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An assessment of population responses of common inshore fishes and invertebrates following declaration of five Australian marine protected areas

Citation

Edgar, GJ and Barrett, NS, An assessment of population responses of common inshore fishes and invertebrates following declaration of five Australian marine protected areas, Environmental Conservation, 39, (3) pp. 271-281. ISSN 0376-8929 (2012) [Refereed Article]


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Copyright Statement

Copyright 2012 Cambridge University Press

DOI: doi:10.1017/S0376892912000185

Abstract

In order to better understand community-level effects of fishing on temperate reefs at continental scales, changes in densities of common species in five Australian marine protected areas (MPAs) were estimated from prior to establishment to three years after enforcement of fishing prohibitions. A before-after-control-impact survey design was used, with 5–14 replicated sites distributed within both sanctuary and fishing zones associated with each MPA. On the basis of published meta-analyses, exploited species were generally expected to show increased densities. By contrast, only two of the 11 exploited fish species (the red morwong Cheilodactylus fuscus and latrid trumpeter Latridopsis forsteri), and none of seven exploited invertebrate species, showed significant signs of population recovery within sanctuary zones. Four fish species increased in biomass between survey periods. When variation in abundance data was partitioned by PERMANOVA independently for the five MPAs, the ‘zone × year’ interaction component consistently contributed only c. 4% of total variation, compared to site (c. 35%), zone (c. 8%), year (c. 8%) and residual error (c. 45%) components. Given that longer-term Australian studies show clear community-wide responses following MPA protection, the discrepancy between weak observed recovery and a priori expectations is probably due, at least in part, to the three-year period studied being insufficient to generate clear trends, to relatively low fishing pressure on some temperate Australian reefs, and to meta-analyses overestimating the likelihood of significant short-term population responses.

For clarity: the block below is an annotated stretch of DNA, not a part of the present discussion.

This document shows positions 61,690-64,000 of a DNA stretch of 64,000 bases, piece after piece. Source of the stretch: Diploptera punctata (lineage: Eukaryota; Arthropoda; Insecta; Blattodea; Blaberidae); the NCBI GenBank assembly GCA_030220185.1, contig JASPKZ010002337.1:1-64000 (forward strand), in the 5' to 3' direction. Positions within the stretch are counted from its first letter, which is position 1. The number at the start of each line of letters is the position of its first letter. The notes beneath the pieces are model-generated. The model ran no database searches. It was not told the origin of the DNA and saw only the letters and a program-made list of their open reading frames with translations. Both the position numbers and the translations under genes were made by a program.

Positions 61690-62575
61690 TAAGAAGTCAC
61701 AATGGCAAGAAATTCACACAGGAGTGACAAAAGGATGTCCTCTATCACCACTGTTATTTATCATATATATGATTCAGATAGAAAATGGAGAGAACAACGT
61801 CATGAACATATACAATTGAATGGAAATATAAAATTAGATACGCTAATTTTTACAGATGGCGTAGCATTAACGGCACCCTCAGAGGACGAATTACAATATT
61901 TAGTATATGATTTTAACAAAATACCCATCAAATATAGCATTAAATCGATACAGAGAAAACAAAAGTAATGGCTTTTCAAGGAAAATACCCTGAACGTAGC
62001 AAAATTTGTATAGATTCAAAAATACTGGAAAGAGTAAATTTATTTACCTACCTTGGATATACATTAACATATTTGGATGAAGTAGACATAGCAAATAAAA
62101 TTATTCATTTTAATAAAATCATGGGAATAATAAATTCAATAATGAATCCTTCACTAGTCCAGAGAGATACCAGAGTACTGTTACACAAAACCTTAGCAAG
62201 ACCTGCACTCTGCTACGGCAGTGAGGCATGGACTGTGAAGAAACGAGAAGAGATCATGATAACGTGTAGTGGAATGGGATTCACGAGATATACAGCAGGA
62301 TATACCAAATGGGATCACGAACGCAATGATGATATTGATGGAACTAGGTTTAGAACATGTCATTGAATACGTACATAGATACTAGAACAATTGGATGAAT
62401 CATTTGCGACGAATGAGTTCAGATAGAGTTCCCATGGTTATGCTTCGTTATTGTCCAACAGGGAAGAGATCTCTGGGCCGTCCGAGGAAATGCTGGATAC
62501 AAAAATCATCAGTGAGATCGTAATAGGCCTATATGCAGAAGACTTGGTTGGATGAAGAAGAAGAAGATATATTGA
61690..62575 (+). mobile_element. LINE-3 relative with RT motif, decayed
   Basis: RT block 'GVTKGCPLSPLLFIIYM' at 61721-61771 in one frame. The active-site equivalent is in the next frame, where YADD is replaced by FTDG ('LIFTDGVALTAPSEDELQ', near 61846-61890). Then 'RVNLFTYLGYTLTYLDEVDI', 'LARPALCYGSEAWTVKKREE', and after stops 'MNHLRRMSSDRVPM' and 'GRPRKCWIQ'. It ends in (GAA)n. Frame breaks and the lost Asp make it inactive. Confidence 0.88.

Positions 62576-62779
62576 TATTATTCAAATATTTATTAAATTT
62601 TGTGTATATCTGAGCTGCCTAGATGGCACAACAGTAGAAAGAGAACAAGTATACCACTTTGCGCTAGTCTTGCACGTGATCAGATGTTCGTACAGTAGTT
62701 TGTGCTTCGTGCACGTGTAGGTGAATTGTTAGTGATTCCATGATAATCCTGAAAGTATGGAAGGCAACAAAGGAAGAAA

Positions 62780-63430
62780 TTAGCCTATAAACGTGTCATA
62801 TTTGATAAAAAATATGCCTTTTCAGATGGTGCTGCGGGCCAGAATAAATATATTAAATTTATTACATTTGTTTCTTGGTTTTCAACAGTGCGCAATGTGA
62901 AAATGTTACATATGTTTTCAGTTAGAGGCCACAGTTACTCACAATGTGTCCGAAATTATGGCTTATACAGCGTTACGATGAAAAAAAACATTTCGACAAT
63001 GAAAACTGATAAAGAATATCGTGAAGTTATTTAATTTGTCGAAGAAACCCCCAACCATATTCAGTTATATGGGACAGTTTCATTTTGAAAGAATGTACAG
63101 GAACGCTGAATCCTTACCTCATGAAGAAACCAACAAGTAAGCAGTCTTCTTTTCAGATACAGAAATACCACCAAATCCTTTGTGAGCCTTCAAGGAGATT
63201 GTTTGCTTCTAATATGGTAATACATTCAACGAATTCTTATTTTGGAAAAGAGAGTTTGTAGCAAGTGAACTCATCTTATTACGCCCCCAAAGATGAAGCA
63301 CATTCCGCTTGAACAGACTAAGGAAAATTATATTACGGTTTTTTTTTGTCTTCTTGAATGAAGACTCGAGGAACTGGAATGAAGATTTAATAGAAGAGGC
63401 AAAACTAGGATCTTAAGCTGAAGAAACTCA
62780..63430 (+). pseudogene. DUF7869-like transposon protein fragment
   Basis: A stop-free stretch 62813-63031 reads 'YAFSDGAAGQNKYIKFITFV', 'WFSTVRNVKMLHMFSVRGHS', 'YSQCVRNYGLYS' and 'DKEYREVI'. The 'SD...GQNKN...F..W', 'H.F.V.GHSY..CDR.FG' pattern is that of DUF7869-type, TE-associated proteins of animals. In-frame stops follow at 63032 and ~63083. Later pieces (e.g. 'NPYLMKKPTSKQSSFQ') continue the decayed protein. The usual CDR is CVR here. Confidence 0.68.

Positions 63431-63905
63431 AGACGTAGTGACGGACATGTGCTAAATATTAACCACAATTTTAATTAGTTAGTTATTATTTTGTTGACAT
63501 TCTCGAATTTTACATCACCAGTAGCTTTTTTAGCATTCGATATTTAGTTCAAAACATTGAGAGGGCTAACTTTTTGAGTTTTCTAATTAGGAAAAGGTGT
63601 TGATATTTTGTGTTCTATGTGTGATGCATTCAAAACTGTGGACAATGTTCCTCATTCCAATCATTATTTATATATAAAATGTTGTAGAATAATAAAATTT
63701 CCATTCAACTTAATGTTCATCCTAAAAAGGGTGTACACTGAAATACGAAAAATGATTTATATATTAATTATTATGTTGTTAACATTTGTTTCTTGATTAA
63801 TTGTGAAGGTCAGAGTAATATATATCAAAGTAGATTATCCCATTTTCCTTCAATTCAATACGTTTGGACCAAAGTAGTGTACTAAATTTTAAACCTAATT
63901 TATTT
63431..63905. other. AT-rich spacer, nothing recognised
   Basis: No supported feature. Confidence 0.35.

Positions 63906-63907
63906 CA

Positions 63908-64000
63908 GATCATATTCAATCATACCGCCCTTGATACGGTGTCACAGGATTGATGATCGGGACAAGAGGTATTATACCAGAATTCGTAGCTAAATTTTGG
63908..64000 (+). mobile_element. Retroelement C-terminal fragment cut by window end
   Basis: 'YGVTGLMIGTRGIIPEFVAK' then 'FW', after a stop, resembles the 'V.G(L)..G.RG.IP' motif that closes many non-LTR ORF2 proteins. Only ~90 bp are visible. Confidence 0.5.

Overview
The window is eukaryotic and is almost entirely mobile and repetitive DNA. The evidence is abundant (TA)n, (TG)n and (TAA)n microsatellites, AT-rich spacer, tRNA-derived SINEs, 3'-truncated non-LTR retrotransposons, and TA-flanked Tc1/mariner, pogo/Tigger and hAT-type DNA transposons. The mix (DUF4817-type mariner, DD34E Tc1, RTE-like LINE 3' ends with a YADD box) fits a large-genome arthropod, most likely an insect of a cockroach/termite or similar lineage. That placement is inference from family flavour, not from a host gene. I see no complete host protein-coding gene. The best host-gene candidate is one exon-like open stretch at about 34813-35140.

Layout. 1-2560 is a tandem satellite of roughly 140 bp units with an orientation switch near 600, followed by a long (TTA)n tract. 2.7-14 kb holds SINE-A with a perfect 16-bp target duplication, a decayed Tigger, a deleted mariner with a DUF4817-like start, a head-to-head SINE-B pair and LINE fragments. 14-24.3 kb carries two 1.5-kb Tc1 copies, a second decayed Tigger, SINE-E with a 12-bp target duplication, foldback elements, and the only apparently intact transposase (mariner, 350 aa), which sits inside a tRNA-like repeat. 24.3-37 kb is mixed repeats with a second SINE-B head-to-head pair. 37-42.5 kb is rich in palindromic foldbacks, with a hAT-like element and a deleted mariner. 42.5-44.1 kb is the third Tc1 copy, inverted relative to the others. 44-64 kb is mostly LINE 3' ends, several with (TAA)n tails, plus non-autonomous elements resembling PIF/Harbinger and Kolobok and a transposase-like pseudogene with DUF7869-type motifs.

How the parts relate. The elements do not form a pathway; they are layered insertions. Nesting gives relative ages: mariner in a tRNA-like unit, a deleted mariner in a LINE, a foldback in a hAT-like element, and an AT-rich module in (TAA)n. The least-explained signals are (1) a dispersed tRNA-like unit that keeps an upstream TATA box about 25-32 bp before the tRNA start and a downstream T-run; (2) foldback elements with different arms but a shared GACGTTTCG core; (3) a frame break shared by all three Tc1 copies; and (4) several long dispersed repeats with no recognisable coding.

Item Details

Item Type:Refereed Article
Keywords:Cheilodactylus fuscus, effects of fishing, Latridopsis forsteri, long-term monitoring, marine reserves, Tasmania, temperate reef
Research Division:Biological Sciences
Research Group:Ecology
Research Field:Marine and Estuarine Ecology (incl. Marine Ichthyology)
Objective Division:Environment
Objective Group:Ecosystem Assessment and Management
Objective Field:Ecosystem Assessment and Management of Marine Environments
Author:Edgar, GJ (Professor Graham Edgar)
Author:Barrett, NS (Dr Neville Barrett)
ID Code:79222
Year Published:2012
Web of Science® Times Cited:15
Deposited By:Sustainable Marine Research Collaboration
Deposited On:2012-08-28
Last Modified:2013-05-07
Downloads:2 View Download Statistics

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